And John the apostle says: “No man hath seen God at any time. The only-begotten God, who is in the bosom of the Father, He hath declared Him,”—calling invisibility and ineffableness the bosom of God. Hence some have called it the Depth, as containing and embosoming all things, inaccessible and boundless.
This discourse respecting God is most difficult to handle. For since the first principle of everything is difficult to find out, the absolutely first and oldest principle, which is the cause of all other things being and having been, is difficult to exhibit. For how can that be expressed which is neither genus, nor difference, nor species, nor individual, nor number; nay more, is neither an event, nor that to which an event happens? No one can rightly express Him wholly. For on account of His greatness He is ranked as the All, and is the Father of the universe. Nor are any parts to be predicated of Him. For the One is indivisible; wherefore also it is infinite, not considered with reference to inscrutability, but with reference to its being without dimensions, and not having a limit. And therefore it is without form and name. And if we name it, we do not do so properly, terming it either the One, or the Good, or Mind, or Absolute Being, or Father, or God, or Creator, or Lord. We speak not as supplying His name; but for want, we use good names, in order that the mind may have these as points of support, so as not to err in other respects. For each one by itself does not express God; but all together are indicative of the power of the Omnipotent. For predicates are expressed either from what belongs to things themselves, or from their mutual relation. But none of these are admissible in reference to God. Nor any more is He apprehended by the science of demonstration. For it depends on primary and better known principles. But there is nothing antecedent to the Unbegotten.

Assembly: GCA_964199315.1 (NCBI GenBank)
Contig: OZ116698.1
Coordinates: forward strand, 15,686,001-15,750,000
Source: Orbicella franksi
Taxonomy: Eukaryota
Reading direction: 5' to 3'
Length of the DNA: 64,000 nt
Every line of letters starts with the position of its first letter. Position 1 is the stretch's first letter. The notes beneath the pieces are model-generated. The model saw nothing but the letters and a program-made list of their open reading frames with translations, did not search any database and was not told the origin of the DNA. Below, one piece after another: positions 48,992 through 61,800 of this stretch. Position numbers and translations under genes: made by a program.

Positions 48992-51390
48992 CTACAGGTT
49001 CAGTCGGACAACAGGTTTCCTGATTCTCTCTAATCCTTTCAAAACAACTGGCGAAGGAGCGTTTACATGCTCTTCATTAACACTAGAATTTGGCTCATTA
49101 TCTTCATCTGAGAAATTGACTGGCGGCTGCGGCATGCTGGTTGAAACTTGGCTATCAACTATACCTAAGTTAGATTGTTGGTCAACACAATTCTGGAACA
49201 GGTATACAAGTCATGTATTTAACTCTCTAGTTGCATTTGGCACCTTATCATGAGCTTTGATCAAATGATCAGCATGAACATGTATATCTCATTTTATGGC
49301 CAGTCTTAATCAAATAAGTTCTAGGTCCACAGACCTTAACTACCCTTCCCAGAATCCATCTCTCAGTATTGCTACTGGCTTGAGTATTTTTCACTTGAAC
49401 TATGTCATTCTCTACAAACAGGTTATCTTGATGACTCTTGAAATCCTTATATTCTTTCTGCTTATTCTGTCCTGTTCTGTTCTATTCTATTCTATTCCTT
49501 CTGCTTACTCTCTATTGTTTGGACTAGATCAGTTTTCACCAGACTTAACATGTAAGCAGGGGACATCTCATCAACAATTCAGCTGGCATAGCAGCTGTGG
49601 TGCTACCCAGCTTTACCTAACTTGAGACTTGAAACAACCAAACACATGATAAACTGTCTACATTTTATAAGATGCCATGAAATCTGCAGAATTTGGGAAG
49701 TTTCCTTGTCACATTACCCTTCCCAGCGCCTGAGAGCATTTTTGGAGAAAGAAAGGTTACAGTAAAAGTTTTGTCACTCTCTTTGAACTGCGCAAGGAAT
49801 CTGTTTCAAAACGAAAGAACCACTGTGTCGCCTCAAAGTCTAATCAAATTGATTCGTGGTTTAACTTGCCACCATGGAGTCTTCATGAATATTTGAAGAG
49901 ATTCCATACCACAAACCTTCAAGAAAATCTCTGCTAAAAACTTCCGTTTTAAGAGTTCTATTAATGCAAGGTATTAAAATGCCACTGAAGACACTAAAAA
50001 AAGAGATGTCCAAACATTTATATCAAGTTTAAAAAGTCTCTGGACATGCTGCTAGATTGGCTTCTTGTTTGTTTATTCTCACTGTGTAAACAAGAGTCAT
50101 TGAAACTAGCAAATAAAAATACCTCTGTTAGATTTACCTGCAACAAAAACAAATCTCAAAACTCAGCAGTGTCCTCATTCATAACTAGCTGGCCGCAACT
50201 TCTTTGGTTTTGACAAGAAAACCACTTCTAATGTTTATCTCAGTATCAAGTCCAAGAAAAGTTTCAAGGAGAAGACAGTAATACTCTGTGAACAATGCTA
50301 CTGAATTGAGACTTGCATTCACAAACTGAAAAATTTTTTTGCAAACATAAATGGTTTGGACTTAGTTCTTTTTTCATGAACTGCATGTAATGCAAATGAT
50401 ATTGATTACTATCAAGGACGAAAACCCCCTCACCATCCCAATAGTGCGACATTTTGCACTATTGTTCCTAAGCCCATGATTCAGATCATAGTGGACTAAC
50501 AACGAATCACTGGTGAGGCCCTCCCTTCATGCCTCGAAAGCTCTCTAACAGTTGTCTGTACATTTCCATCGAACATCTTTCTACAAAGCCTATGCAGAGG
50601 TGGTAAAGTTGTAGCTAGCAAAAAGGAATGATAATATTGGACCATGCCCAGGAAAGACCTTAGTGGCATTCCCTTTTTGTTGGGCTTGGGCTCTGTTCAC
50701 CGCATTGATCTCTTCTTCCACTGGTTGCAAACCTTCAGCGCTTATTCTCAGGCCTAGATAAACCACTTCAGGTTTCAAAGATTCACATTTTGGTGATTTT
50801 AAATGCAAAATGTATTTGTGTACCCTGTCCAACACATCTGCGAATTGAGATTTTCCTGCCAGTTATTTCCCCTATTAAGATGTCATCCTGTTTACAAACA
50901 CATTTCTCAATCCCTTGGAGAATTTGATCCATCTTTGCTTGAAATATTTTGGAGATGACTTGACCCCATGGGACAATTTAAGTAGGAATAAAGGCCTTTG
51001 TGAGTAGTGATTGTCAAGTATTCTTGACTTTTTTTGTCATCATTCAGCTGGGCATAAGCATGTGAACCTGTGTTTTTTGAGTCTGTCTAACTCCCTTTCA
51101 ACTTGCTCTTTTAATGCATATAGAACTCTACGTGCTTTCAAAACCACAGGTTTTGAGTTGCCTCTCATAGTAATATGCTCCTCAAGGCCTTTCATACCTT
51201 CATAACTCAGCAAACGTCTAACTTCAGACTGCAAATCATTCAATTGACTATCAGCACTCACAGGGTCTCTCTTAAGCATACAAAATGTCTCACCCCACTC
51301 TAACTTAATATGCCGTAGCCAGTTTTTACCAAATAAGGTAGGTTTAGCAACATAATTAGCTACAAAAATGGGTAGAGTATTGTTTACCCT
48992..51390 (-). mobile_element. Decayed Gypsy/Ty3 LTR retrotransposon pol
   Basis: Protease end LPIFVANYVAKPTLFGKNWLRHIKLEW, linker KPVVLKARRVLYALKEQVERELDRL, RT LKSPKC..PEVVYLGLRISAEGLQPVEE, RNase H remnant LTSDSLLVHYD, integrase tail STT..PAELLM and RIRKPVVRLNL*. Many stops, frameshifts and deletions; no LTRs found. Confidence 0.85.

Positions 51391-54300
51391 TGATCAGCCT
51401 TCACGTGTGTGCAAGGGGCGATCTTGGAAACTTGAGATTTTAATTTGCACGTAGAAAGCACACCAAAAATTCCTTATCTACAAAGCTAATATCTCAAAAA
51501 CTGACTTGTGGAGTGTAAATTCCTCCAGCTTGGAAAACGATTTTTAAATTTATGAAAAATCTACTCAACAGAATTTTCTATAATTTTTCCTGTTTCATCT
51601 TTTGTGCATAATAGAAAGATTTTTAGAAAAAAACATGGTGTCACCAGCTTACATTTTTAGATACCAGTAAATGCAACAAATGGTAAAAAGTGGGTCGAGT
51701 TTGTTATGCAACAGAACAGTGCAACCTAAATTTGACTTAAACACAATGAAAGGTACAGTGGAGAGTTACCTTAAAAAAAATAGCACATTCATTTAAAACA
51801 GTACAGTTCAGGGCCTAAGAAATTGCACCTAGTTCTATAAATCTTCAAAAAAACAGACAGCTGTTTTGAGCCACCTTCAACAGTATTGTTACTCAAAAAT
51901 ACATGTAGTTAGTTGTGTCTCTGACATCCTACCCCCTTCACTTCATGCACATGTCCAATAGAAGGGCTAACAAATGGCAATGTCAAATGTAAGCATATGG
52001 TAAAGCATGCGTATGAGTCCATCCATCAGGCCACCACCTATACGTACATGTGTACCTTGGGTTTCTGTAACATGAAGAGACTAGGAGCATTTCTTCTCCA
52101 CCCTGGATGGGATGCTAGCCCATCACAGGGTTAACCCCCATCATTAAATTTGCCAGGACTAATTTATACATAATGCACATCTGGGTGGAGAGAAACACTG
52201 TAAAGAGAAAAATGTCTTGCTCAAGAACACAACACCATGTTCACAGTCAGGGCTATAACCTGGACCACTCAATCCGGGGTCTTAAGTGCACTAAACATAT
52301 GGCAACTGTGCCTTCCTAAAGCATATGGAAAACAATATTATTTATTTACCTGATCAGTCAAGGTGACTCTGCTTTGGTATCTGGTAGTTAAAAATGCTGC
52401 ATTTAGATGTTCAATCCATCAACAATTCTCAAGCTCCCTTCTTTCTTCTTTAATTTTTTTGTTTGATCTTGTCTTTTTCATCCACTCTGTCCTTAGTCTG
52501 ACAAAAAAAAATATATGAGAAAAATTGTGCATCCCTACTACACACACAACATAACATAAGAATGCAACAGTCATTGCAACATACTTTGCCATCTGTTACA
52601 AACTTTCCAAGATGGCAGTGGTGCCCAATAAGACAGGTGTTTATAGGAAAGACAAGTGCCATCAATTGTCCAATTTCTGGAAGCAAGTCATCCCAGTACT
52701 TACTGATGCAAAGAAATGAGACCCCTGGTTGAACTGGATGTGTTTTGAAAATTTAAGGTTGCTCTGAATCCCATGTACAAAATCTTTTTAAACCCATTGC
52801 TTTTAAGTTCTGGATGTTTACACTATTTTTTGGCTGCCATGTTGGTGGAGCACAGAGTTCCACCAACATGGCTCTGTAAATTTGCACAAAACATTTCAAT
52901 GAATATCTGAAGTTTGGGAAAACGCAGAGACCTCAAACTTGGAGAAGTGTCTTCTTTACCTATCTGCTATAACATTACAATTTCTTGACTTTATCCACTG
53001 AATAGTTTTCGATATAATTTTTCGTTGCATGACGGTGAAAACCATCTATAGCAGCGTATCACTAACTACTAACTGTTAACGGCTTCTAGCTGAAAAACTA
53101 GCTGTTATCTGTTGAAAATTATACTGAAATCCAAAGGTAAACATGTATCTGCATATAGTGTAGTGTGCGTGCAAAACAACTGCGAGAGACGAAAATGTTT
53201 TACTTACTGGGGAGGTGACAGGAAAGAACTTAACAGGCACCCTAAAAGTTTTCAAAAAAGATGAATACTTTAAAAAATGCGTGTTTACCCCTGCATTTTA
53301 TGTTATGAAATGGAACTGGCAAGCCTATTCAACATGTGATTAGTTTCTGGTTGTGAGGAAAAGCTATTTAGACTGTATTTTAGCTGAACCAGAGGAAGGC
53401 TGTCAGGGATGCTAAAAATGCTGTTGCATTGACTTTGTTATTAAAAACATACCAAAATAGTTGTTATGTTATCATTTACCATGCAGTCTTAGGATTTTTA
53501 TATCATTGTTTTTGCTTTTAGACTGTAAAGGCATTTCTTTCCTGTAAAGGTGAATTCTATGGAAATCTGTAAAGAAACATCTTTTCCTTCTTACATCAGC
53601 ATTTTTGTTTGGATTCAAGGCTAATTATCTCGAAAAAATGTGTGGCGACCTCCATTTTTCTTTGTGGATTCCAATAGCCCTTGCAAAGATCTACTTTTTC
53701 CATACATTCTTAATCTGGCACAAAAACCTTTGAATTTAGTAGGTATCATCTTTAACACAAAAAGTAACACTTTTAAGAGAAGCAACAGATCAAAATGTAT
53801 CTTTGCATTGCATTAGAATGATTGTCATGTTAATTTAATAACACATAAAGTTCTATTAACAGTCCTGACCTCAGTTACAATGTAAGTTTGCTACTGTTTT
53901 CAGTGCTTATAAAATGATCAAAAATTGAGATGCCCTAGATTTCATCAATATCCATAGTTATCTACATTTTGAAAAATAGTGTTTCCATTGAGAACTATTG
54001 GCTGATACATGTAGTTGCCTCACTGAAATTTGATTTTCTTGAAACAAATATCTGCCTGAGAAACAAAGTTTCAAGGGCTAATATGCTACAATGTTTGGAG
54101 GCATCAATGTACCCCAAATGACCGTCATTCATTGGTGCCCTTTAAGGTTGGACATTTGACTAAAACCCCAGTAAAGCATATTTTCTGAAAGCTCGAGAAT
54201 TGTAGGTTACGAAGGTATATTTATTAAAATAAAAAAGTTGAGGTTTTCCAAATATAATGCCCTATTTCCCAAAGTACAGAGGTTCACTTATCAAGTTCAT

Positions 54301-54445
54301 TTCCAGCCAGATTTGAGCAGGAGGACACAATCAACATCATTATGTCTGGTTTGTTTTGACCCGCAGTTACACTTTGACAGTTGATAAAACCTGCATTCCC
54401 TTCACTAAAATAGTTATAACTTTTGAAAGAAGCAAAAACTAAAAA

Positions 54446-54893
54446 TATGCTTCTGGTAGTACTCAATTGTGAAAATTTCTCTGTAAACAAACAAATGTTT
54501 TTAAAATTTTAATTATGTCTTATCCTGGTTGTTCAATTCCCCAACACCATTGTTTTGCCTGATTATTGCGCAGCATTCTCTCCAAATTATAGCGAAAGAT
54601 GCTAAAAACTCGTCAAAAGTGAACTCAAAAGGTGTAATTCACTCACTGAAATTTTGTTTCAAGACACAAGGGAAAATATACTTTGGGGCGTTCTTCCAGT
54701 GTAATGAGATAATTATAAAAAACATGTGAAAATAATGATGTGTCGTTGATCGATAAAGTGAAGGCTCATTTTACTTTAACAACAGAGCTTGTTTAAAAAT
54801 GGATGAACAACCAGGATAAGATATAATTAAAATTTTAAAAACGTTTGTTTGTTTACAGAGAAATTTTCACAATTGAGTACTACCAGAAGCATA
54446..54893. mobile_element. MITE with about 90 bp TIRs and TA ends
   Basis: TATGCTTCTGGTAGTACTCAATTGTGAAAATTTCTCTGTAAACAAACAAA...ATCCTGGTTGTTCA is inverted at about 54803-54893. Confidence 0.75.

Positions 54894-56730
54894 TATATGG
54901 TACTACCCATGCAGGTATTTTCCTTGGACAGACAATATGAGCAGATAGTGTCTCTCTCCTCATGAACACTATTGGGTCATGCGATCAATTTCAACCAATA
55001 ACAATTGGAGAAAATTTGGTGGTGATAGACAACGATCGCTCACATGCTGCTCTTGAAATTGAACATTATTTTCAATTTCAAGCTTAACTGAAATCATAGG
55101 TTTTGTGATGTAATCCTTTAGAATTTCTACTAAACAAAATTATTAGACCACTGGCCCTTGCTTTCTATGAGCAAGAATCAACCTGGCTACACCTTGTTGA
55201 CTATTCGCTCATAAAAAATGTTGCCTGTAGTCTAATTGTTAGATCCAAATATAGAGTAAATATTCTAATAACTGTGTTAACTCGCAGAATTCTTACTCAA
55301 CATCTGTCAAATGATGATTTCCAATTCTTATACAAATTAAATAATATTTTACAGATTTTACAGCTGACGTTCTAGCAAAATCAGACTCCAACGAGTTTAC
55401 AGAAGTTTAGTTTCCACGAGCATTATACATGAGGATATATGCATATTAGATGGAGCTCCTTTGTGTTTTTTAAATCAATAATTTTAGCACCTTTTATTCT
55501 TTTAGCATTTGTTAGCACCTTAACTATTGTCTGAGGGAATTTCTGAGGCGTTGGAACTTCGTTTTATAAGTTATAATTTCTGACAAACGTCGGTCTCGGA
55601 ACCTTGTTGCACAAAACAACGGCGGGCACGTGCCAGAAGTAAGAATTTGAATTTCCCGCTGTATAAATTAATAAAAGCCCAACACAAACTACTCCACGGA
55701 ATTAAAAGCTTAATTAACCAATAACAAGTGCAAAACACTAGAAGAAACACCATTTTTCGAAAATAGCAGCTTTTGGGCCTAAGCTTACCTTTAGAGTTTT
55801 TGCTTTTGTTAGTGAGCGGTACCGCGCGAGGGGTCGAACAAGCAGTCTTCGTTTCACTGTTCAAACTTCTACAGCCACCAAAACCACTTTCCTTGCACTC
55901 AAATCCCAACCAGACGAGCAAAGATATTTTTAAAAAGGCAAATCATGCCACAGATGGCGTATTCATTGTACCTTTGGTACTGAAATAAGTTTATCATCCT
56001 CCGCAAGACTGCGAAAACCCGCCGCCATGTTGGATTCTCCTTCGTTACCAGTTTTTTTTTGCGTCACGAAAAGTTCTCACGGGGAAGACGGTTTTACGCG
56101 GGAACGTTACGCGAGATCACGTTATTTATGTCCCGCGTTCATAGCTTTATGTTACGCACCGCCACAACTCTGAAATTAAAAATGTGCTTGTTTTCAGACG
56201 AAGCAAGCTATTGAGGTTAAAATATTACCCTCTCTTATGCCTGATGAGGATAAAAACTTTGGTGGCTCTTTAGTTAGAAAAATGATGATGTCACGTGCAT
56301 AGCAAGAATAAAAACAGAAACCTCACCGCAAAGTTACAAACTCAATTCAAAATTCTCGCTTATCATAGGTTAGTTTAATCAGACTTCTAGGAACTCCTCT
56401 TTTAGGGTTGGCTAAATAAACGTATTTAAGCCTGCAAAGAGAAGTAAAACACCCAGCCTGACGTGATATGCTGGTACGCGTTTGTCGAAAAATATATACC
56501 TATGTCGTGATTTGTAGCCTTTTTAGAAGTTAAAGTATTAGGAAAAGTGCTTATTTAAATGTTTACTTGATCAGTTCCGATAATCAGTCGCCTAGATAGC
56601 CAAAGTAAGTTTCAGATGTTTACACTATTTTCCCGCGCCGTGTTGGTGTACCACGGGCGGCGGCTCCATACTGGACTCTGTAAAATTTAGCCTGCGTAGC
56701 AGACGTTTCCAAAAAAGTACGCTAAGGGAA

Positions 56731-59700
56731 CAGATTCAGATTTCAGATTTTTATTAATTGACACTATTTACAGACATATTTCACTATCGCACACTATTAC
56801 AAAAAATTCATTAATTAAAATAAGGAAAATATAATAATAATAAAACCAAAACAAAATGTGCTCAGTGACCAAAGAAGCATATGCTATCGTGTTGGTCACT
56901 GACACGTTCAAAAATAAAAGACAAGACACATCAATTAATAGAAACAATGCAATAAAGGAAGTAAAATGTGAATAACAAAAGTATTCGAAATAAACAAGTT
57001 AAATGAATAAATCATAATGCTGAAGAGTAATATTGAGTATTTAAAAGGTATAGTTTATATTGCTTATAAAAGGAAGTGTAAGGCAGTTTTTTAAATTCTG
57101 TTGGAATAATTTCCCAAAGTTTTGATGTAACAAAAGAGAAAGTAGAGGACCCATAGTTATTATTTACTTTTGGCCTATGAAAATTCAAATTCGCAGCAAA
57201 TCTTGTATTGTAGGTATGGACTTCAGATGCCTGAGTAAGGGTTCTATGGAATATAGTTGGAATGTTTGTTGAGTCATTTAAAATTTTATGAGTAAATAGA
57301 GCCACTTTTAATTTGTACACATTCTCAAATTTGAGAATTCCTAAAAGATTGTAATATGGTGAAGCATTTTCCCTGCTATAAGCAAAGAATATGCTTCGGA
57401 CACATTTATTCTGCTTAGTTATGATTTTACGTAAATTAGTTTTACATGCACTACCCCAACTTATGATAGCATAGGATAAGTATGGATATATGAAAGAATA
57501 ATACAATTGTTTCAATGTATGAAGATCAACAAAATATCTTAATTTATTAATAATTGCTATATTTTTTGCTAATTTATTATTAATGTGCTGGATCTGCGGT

It remains that we understand, then, the Unknown, by divine grace, and by the word alone that proceeds from Him; as Luke in the Acts of the Apostles relates that Paul said, “Men of Athens, I perceive that in all things ye are too superstitious. For in walking about, and beholding the objects of your worship, I found an altar on which was inscribed, To the Unknown God. Whom therefore ye ignorantly worship, Him declare I unto you.”
Clement of Alexandria
The Stormata, or Miscellanies